A methodological proposal for the use of short stories regarding the biocultural memory as a pedagogical tool

Jorge Izaquiel Alves de Siqueira, Maria Franco Trindade Medeiros, Luci de Senna-Valle


Background: Since its origin, the human being as a biocultural species has been observing the natural world and forming a set of practices, beliefs and cosmovisions associated with its environment. These practices have been transmitted between generations, primarily through oral storytelling, and have played an important role in human evolutionary history. Narratives and short stories about the natural world have also been essential for the maintenance, inheritance, and transmission of knowledge within the cultural and social group. Short stories can even function as a strategy to conserve or rescue the biocultural memory. The students, as culturally distinct subjects, each have a rich knowledge and reports on their individual experiences and perceptions regarding the natural world. In view of this scenario, of the rich biocultural diversity on a global scale, we propose that such narratives regarding ethnobiology can be highly valuable when included in the educational context as a pedagogical tool. To support this idea, we have presented a methodological proposal that aims to stimulate the writing and discussion of those short stories which highlight the interrelationships between students and nature. This methodological proposal is structured in order to value multiculturalism in the teaching environment, having as its main subjects the students and their past and recent experiences.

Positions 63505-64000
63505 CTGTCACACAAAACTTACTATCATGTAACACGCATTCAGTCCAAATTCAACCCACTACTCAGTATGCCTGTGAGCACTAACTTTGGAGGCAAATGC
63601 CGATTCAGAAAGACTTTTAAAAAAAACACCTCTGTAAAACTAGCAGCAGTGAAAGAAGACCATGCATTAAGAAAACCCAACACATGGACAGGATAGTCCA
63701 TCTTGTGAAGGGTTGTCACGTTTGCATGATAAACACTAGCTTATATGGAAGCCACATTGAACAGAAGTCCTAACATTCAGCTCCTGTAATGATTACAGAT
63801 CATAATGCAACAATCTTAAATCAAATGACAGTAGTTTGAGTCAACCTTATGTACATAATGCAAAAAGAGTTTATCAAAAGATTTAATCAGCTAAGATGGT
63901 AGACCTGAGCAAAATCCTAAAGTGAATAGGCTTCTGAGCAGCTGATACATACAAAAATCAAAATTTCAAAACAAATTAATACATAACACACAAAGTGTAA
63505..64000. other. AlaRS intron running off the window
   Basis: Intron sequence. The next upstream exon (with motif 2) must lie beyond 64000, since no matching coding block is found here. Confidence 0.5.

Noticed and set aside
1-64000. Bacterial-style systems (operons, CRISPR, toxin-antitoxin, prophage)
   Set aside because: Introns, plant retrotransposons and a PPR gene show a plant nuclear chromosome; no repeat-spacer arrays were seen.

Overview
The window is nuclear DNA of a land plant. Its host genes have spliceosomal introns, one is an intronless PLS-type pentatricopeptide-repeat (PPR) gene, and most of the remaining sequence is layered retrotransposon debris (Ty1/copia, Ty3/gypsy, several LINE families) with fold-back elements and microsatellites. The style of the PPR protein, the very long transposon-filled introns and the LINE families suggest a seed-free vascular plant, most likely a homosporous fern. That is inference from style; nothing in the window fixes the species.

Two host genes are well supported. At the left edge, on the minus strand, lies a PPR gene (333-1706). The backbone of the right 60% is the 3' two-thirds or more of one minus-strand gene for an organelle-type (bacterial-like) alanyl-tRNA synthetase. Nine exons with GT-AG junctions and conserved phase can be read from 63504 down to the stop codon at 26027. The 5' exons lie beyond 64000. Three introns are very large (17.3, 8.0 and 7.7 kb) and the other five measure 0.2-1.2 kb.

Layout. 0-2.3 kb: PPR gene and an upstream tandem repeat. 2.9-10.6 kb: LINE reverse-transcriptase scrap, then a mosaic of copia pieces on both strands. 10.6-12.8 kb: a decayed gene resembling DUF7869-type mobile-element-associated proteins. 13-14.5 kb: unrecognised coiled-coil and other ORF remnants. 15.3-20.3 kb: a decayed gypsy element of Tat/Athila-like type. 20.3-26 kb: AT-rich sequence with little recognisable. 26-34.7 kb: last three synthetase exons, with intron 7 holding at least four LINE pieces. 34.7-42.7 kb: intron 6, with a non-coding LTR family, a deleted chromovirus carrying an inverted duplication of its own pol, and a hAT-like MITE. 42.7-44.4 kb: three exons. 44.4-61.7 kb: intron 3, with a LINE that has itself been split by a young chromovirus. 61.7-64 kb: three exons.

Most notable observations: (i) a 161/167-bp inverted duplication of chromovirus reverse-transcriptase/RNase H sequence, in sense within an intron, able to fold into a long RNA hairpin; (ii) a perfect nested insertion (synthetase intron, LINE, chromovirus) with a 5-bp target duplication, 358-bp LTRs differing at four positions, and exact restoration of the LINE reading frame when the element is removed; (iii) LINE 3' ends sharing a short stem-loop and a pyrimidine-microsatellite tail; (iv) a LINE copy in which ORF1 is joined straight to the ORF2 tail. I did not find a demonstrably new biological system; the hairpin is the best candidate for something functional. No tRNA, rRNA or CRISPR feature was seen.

Methodological proposal: The present methodological proposal is broken down into five main subtopics, namely: (1) ethical suggestions, in which the teacher should decide wheter the data arising from the application of this methodological proposal would be documented and published, (2) procedures for presentation, in which the teacher must give an explanation related to the short stories, explaining to the students what a short story would be, its structure and characteristics, as well as giving examples of short stories related to ethnobiology to the class, (3) writing procedures, where the students will write their own short stories, (4) socializing procedures of the short stories, where written short stories will be read and discussed, and (5) assessment procedures, which are based on student participation during the execution of this practice, interaction during the socialization of the short stories, and the assembly of a panel.

Conclusions: The use of short stories related to students' experiences with the natural world and its elements, or their biocultural memory is a promising pedagogical tool, which can assist teachers in the intercultural dialogue, contributing to a more culturally sensitive teaching-learning process, in which students' experiences, from writing and socializing short stories, are the starting point for broad and productive discussions, which can be applied by teachers across different areas, due to its multi and interdisciplinary characteristics.

Key words: Bioculturality, ethnobiology, ethnobotany, multiculturalism, intercultural dialogue.

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Ethnobotany Research and Applications (ISSN 1547-3465) is published online by the Department of Ethnobotany, Institute of Botany, Ilia State University.
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